So, First Amendment freedoms endure attacks from the left, the right, and
the middle of the political spectrum. They come from all sectors of our
society.


In the academic world, Catharine MacKinnon, Stanley Fish, Cass Sunstein,
Mari Matsuda, Richard Delgado, and a host of other esteemed scholars
articulate a vision of our future where the First Amendment remains
important, but not all-important. In their view, civil rights trump civil
liberties rather than existing in harmony.


In the religious world, many are not content with merely protesting
indecency and immorality in books, in movies, on television, on the
Internet. Instead, they want the courts and legislatures to impose an
approved and ordered view of the world on everyone.


In the political world, many lawmakers are all too happy to oblige this
impulse, up to and including altering the First Amendment itself with
constitutional amendments to ban flag-burning, to allow prayer in public
schools, and to curb political speech in the name of campaign finance
reform.


There is, of course, a popular torrent feeding all these streams.


Among ordinary citizens, there is unease about speech that is too free.
There is a feeling that we should protect First Amendment freedoms only
when they are put in the service of higher social, political, or religious
interests.


Fortunately, the courts generally turn aside the more intemperate attacks
on the First Amendment and ameliorate the power of government, the will of
the majority, or the whim of the moment to stifle and silence speech.


But the attacks keep coming. And the losses mount.


Assaults on free speech used to come from the occasional individual or
small groups. Today those assaults are more likely to come from much
larger, well-financed organizations. Where the former tended to test and
temper freedom, the latter threatens to subsume it to an agenda or cause.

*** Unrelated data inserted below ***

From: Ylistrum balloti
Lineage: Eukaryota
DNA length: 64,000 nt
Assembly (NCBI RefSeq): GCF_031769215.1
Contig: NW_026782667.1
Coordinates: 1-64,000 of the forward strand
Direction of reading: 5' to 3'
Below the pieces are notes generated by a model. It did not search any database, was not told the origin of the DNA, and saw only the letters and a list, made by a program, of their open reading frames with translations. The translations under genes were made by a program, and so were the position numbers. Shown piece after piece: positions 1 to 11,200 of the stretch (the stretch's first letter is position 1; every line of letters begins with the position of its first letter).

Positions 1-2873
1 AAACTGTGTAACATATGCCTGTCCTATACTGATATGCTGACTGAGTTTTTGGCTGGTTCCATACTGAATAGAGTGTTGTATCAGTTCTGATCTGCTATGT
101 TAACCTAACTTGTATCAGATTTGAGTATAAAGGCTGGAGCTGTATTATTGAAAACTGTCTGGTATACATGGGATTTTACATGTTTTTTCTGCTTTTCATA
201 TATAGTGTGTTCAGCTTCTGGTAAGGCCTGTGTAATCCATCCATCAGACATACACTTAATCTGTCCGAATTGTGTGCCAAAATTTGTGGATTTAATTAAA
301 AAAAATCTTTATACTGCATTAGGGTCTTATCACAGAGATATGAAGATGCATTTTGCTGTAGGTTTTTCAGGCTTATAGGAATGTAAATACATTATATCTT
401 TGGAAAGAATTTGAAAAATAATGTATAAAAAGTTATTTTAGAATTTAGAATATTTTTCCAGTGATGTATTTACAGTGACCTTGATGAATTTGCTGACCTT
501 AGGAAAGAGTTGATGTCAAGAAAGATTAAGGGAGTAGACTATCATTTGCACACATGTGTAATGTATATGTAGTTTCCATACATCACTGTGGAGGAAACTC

Today, there also are new voices of uncommon eloquence advancing the idea
that not all restrictions on speech are bad.


That eloquence must be matched by those of us who believe that such
thinking is a false and flawed notion of good social order.


We must make the case that to insist that some ideas are forbidden, some
images are criminal, and some words are taboo is to rob both society and
the individual of their vigor and our children of their future.


We must make the case that to exile some ideas, to imprison some images, to
banish some words is anathema to the thoughtful individual and the careful
society.


We must make the case that to defend First Amendment principles is not to
defend pornography, perversity, or perfidy. Instead, it is to defend the
tradition that each act of expression will live or die on the strength of
its appeal and utility, and that society will be strengthened by the
process of debate and consideration.


There are, indeed, some words, images and ideas that are perverse, even
evil, but none so much as the idea that government, the majority, or a
politically astute elite can impose its list of restrictions on the rest of
us.


Those who grab headlines for ripping up books in the marketplace or garner
praise for writing learned treatises in defense of censorship run the risk
of destroying democracy’s dream.


It is up to the rest of us to remind them that the First Amendment is a
remarkable compact between a government and its people, and that compact is
terribly threatened by those who prefer order and orthodoxy over the
democratic din that free speech engenders.


It is up to the rest of us to remind them — and ourselves — that to
ignore the First Amendment’s practical mandate is to invite a day when
we’ll be saying, “We believed in freedom, but …”


May the 208th year of the First Amendment be honored by a nation that does
not fear freedom but celebrates it.


Paul McMasters may be reached at pmcmasters@freedomforum.org.